Business Practices (Achieving Administrative Excellence)
Cool Comes at a Cost
- By Dr. Scott D. Miller, Dr. Marylouise Fennell
- December 1st, 2014
Competition among peer institutions is the most intense we
have seen in over 30 years, with
the demand for student-centered programs,
services and facilities forcing significant shifts
in institutional spending. But such “cool” offerings
come at substantial cost.
It’s no secret that today’s Millennial generation
expects campus amenities beyond what
their grandparents and parents could have
imagined in their wildest dreams. Food courts,
shopping malls, fitness centers, state-of-the-art
athletic facilities, high-end residences and
well-equipped recreation attractions are not only expected, but
also essential to driving enrollment and retention. A student’s
168-hour week consists of 18 hours in the classroom and 50 sleeping;
for the remaining 100 hours, it’s up to us to partner with them
to provide the entire educational experience. Increasingly, many
colleges and universities are spending more to guarantee the attractiveness
of that experience.
Even with significant investments in these areas, many institutions
are seeing declining six-year graduation rates, especially on
small and rural campuses. Strained finances, pressures of juggling
academics, employment and extracurricular activities and a preference
for urban attractions all contribute to attrition.
All this suggests that to stay in the game, campuses must be
increasingly student-centered, and that means shifting spending
priorities. Many institutions have doubled or even tripled studentlife
spending to keep pace. Recent research suggests that student services
spending “has grown 20 to 30 percent at many colleges,
outpacing any other category,” as reported by Scott Carlson in a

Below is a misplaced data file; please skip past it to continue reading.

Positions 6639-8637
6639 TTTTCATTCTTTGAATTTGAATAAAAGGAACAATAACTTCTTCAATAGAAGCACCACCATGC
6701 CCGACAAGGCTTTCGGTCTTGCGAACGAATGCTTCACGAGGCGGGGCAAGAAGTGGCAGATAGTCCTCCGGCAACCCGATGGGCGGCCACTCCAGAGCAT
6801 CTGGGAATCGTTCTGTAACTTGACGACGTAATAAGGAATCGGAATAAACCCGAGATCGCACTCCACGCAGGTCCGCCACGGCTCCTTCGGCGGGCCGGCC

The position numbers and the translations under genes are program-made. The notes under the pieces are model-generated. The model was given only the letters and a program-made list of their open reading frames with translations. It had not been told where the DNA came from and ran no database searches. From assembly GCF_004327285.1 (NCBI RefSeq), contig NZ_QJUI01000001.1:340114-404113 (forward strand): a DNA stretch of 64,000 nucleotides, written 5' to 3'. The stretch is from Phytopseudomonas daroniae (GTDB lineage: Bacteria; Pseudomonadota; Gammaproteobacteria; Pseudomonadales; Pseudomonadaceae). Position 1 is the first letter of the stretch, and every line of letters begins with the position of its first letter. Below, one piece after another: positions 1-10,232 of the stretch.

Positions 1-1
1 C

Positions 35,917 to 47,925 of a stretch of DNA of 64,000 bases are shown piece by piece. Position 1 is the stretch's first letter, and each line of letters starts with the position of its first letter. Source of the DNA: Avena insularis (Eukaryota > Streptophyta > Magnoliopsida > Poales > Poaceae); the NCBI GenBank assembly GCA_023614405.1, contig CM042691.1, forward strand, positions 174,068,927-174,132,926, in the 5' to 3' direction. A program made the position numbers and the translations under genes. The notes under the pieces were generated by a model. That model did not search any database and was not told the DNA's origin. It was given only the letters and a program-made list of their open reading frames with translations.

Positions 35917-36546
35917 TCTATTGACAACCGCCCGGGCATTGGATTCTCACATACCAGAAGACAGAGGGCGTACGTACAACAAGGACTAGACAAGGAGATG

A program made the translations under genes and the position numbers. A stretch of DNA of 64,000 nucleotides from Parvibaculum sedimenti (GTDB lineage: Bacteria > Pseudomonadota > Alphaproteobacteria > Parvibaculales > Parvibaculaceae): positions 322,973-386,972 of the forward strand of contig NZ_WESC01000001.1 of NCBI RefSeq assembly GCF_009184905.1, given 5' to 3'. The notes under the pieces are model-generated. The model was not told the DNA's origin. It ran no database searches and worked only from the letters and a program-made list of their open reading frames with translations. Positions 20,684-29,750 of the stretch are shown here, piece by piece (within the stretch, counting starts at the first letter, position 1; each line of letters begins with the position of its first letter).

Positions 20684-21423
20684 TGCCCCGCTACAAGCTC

July 28, 2014 article. He adds that “even if the amenities, activities
and support cost many thousands of dollars per student, especially
at elite institutions, they represent a college cost that students and
their parents have asked for — either explicitly or through their
decisions in enrollment.”
Family expectations of the college experience have also upped
the ante; we’re all familiar with the so-called “helicopter” parents
and even what some have called the “snowplow” families who
continue to be involved in their students’ lives even after those students
have matriculated. Common complaints directed to campus
administrators include lack of athletic playing time, students’ grades
and a perennial favorite, dining-hall food. New research by the Delta
Project of the American Institutes for Research and others reveals
some trends in institutional spending during the period 2001-2011:
- Four-year institutions’ investment in non-instructional student
services continued strong while “efforts to preserve instructional
spending were mixed.” Private institutions were especially
inclined to spend more on student services.
- Student support services and facilities are also part of the mix.
More first-generation, learning-disabled, special-needs and
nontraditional students often require increased counseling and
other student services to enable them to succeed. Colleges today
are serving new populations that either would not have matriculated
in earlier generations, or would have been underserved.
- Compliance with regulations is another factor in institutional
spending. Bethany College recently tallied the number of
mandatory report deadlines from accrediting and regulatory
bodies (and the like), and found that the number is in excess of
200 annually. For small institutions with typically thin staffing,
compliance — though a necessary and integral part of the
academic mission — is often challenging.
Although “cool” is undeniably costly, institutional investment
in student-centered areas is increasingly essential for colleges to
remain competitive in a volatile and aggressive enrollment marketplace.
The challenge, simultaneously, will lie in making needed
investments on the instructional side, to meet students’ career
This article originally appeared in the December 2014 issue of College Planning & Management.
Dr. Scott D. Miller is president of Virginia Wesleyan College in Norfolk/Virginia Beach, Virginia. He was previously president of Bethany College, Wesley College, and Lincoln Memorial University. He is chair of the Board of Directors of Academic Search, Inc. and serves as a consultant to college presidents and boards.
Dr. Marylouise Fennell, RSM, a former president of Carlow University, is senior counsel for the Council of Independent Colleges (CIC) and principal of Hyatt Fennell, a higher education search firm.